With our forebears mostly being involved in agriculture (Tasmania), there was always a keen interest in the weather and forecasting and when relatives or friends got together it would not be long before the conversation got round to the weather.
Now day forecasting has become fairly accurate in the short term and with the features of “el-nino” and “la-nina” becoming more understood and their relationship to weather patterns, conditions over a period of several months ahead can also be fairly accurately predicted. The accuracy in forecasting has also been helped by a grid of satellites, an increased number of land-based weather stations and ocean buoys, balloons, as well as reports coming from aircraft and shipping.
However in the past there were fewer of these aids and with information reaching our forebears also much less and slower in being received, consequently, earlier generations had to rely on local observations as a guide to expected weather conditions. Most families had a barometer and when the air pressure was falling, wind and rain could be expected, with a rising barometer indicating fine weather.
Several indicators coming from nature were also a guide to conditions that could be expected in the short and long term. Some of these were-
- a rainbow at night the shepherd’s delight but a rainbow in the morning the shepherd’s warning
- evening red and morning grey speeds the traveller on his way but evening grey and morning red brings showers down upon his head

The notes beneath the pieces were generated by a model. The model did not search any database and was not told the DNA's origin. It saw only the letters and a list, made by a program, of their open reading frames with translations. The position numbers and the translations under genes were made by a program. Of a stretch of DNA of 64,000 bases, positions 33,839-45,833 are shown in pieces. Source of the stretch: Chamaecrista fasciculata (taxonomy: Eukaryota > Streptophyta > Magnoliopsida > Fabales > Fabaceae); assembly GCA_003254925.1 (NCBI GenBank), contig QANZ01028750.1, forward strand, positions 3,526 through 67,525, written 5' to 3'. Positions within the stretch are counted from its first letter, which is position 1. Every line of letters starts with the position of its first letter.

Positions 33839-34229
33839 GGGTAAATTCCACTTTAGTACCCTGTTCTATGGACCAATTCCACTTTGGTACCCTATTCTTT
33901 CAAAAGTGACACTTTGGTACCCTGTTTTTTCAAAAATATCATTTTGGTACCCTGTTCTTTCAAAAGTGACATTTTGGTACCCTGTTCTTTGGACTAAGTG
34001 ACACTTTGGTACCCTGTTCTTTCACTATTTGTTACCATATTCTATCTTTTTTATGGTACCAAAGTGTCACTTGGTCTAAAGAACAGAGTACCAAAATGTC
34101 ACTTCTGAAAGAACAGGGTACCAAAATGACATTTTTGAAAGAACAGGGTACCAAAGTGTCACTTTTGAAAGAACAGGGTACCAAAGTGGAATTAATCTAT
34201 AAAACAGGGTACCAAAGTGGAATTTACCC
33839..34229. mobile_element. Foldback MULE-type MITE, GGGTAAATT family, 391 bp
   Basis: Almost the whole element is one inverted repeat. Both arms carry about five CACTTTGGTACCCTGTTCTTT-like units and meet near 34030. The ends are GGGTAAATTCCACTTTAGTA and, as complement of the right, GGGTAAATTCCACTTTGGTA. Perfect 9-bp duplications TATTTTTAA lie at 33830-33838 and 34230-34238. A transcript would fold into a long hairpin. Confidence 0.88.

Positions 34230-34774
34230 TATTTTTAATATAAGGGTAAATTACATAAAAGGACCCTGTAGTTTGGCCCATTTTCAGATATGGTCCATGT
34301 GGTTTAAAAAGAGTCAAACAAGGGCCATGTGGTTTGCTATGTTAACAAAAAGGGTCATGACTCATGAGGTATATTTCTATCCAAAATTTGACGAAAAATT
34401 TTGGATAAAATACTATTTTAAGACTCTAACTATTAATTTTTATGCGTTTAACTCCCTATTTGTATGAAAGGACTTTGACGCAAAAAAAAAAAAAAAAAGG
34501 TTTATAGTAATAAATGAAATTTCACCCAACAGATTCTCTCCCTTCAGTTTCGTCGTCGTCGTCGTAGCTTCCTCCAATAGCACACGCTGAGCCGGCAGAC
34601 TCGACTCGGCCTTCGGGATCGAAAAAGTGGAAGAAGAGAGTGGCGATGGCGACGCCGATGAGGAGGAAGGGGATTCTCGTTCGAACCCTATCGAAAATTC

- a halo around the moon will pass away soon, but a halo around the sun will bring water in the ton
- rain before seven, fine before eleven
- if a cock crows at night he will wake with a watery head.
It would seem that some creatures in the animal kingdom were also perceptive to coming changes in the weather and our forebears also accepted their reactions as reliable. Croaking frogs and the swarming of gnats was a sign that rain was coming as also when dry springs began to run. When the black swans were seen leaving the open lagoons and heading for shelter in the mountains, rough weather could be expected.
For longer-term forecasting a few indicators were considered to have some reliability, such as
- a good wattle blossoming indicated a good wheat harvest
- a heavy setting of hawthorn berries indicated a coming harsh winter
- water nesting birds would build their nests to be above high water mark – in wet years the nests would be higher than in dry years.
Grandfather, John Page, was a keen observer of the weather and could fairly accurately forecast the weather for two or three days ahead. In doing this in the late afternoon he would check the height of the cloud cap around Dry’s Bluff. He frequently stated that the weather seemed to operate in seven-year cycles.
A working paper 02/01/02 – Ivan Badcock